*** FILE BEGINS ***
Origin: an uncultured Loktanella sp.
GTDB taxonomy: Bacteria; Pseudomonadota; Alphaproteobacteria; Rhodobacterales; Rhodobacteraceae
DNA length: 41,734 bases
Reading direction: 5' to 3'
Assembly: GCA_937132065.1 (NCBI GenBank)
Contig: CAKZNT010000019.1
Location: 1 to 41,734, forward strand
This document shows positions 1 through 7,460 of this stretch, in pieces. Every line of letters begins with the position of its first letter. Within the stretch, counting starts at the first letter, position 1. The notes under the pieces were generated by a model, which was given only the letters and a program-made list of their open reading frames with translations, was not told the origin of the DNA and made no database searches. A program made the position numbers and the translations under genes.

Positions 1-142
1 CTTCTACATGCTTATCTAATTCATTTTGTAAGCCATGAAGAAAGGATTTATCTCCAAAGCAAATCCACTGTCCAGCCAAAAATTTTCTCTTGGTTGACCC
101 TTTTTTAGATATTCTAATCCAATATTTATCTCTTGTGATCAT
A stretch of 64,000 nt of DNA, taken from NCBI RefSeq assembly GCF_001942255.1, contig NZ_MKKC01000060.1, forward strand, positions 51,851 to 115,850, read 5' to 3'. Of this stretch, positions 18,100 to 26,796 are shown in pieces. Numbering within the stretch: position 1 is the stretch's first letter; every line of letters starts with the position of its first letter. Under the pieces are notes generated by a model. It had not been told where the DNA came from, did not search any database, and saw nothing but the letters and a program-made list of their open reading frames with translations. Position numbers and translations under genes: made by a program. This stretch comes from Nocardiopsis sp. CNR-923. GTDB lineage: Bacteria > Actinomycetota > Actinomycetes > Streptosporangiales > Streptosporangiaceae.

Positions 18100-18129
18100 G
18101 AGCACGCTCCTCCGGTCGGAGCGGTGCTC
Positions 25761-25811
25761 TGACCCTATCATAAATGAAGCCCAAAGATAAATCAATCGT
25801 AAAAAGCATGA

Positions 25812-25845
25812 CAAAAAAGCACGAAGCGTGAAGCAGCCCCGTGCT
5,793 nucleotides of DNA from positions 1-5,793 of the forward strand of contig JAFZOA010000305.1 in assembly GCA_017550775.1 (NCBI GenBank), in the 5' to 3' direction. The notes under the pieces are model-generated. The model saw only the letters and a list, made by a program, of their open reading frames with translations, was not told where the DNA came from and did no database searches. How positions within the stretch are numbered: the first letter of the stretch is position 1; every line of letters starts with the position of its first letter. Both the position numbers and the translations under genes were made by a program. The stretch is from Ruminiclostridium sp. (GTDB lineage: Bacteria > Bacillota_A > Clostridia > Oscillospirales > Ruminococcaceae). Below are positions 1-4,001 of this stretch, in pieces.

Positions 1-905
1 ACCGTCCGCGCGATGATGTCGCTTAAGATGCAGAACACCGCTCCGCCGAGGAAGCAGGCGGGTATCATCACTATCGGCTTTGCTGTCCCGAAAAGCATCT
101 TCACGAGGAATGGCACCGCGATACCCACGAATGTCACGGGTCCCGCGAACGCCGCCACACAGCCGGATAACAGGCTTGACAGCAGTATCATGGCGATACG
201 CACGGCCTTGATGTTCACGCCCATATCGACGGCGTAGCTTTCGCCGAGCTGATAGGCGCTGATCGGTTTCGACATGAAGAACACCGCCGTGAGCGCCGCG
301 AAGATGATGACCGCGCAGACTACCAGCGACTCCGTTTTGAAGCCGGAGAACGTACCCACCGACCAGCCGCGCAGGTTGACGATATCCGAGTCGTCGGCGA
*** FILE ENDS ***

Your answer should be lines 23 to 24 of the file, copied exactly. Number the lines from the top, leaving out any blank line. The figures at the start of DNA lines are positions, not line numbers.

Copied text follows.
1 ACCGTCCGCGCGATGATGTCGCTTAAGATGCAGAACACCGCTCCGCCGAGGAAGCAGGCGGGTATCATCACTATCGGCTTTGCTGTCCCGAAAAGCATCT
101 TCACGAGGAATGGCACCGCGATACCCACGAATGTCACGGGTCCCGCGAACGCCGCCACACAGCCGGATAACAGGCTTGACAGCAGTATCATGGCGATACG